So long Sheriff (and other franchise quarterback ramblings)



drop cap so much happening this week in the NFL (despite the fact there are no games to be played for six months) we better just jump right in.

First things first, Peyton Manning said goodbye to the game a few months after I said right here in this column that I thought he was done. Of course in between my words and his he went and won a Super Bowl, which means he went out on top and not a whole lot of players can say that. As a Houston Texans’ fan Manning infuriated me for most of his career. All of his audibles and ensuing touchdown passes were more than most opposing fans could take. That said, I am glad he retired, but not for those aforementioned reasons. I am glad he quit because he is no longer that same player and I hate seeing a guy who is a shell of his past self still trying to compete. Both he and his legacy will be better off now that he has played his last down. While I am not a member of the group who thinks he is the greatest football player of all time (heck, I don’t even think he’s the greatest quarterback of his generation) I do want to remember him at his best, not as the noodle-armed guy of the last couple of years.

Almost as soon as Manning quit, the Broncos lost his heir apparent as Brock Osweiler signed with the Texans. It is telling how thin the NFL quarterback position is, that this signing was such a huge deal. Osweiler has started seven NFL games and he has thrown 11 touchdown passes in his four-year career. He was a fairly well regarded pick out of Arizona State, but he was hardly a number one pick. In fact, he wasn’t even a first-round pick. But when he signed with the Texans, you would have thought they’d secured the services of the 1980’s Joe Montana. The consensus I was getting from a lot of places was the addition of Osweiler, who is very unproven in my eyes, makes the Texans a Super Bowl contender. While I love the idea, I don’t see it as a sure thing. He may very well turn out to be a great player. He also could be a huge bust. However, that is the state of this position in the NFL. There are simply not enough good quarterbacks to go around, thus teams must overpay for even the chance a guy can turn into a solid, signal caller.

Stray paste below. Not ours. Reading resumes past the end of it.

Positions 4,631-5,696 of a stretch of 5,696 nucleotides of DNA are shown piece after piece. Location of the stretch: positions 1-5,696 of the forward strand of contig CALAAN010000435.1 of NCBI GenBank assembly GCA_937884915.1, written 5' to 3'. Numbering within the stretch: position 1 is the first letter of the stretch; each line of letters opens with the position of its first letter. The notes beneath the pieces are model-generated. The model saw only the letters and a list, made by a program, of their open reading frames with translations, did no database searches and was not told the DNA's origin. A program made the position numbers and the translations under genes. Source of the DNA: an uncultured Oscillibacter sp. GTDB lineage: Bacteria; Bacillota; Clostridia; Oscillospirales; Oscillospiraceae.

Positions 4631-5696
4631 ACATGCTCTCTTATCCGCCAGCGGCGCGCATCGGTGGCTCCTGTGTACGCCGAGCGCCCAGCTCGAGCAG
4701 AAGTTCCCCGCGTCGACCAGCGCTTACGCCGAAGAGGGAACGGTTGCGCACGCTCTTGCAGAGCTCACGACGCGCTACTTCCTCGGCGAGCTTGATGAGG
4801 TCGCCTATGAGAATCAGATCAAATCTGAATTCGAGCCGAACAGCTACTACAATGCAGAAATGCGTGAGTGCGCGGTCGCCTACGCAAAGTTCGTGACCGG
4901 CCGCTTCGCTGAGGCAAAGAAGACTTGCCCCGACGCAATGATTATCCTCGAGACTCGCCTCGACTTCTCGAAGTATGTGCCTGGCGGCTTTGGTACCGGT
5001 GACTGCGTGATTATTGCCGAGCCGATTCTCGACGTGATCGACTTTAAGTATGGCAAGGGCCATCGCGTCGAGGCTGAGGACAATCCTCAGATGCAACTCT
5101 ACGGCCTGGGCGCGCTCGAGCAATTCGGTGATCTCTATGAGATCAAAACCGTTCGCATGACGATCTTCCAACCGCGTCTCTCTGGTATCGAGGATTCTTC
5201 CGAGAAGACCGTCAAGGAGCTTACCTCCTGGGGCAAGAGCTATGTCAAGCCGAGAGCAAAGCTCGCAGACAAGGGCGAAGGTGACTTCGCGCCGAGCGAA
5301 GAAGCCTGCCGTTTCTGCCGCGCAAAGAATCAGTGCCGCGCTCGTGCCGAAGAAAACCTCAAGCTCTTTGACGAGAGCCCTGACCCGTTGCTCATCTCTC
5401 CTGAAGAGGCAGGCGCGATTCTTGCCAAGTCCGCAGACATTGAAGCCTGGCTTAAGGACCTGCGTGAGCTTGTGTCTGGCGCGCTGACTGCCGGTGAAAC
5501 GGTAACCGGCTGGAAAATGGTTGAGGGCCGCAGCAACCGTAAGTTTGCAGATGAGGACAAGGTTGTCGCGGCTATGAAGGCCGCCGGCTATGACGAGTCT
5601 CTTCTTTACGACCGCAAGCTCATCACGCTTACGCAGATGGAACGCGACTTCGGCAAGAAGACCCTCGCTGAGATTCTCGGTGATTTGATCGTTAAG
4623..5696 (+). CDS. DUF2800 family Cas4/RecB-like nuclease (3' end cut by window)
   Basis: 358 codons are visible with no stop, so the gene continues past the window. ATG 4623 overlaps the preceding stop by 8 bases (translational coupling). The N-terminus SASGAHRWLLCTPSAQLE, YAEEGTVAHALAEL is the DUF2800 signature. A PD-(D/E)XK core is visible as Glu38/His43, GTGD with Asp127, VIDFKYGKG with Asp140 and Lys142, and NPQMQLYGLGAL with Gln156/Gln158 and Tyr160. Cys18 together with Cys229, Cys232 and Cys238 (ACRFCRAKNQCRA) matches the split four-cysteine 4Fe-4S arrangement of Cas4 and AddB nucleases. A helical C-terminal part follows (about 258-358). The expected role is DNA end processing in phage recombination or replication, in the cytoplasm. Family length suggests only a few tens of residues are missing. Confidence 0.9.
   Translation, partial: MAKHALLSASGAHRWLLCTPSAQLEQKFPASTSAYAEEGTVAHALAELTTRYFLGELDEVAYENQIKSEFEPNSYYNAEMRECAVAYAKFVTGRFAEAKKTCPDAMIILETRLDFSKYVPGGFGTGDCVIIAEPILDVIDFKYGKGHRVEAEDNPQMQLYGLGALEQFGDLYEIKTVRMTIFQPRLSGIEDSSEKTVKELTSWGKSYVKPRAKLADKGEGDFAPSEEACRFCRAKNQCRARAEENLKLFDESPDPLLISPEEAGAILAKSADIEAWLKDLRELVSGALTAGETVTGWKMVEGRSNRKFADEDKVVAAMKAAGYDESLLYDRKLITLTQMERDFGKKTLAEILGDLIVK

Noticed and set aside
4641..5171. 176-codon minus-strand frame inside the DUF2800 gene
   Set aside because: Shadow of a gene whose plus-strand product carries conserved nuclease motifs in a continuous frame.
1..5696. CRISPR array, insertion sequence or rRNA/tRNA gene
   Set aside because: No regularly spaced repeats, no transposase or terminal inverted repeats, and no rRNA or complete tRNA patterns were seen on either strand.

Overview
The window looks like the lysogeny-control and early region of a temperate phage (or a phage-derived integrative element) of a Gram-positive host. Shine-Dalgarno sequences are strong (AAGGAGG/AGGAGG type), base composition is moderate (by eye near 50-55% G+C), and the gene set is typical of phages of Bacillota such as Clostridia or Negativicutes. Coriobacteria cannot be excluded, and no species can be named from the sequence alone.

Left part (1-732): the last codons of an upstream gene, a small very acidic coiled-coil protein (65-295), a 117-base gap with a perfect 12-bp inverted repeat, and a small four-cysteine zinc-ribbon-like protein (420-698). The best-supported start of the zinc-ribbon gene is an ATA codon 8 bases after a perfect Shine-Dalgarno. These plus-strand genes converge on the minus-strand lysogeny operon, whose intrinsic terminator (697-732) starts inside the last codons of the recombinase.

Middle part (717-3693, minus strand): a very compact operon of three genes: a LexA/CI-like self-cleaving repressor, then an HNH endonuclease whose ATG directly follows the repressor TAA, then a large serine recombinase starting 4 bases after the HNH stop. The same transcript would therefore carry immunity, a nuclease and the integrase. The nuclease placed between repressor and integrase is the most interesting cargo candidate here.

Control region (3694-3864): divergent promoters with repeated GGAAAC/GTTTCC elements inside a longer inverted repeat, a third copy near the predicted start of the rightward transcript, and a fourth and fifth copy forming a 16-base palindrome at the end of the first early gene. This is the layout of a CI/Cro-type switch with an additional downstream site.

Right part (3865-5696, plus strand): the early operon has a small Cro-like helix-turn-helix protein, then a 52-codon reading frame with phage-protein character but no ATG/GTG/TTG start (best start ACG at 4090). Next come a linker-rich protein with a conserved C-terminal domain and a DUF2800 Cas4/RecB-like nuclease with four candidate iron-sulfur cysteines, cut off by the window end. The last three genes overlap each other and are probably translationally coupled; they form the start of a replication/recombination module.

Speaking of quarterbacks, the Cleveland Browns ended their relationship with Johnny Manziel on Friday. This was a long time coming. Manuziel is a perfect example of the desperation for good quarterbacks. Yes, he won the Heisman Trophy, but so did Tim Tebow, Danny Wuerffel and Charlie Ward (most quarterbacks who won the Heisman did not turn out to be particularly good pro’s, with the exception of Roger Staubach). But Manziel is undersized and has an average arm. He also has disciplinary problems which go back to his first year at Texas A&M. Yet, the Browns were willing to waste a first-round pick on him in the hopes that he would turn into the franchise quarterback they have not had since … Bernie Kosar? Brian Sipe? Otto Graham? Yeah, it’s been a long time since Cleveland had a decent quarterback. It did not work out for Cleveland, and now they, much like the Broncos, must start the process of trying to find the rarest of professional athletes, the franchise quarterback.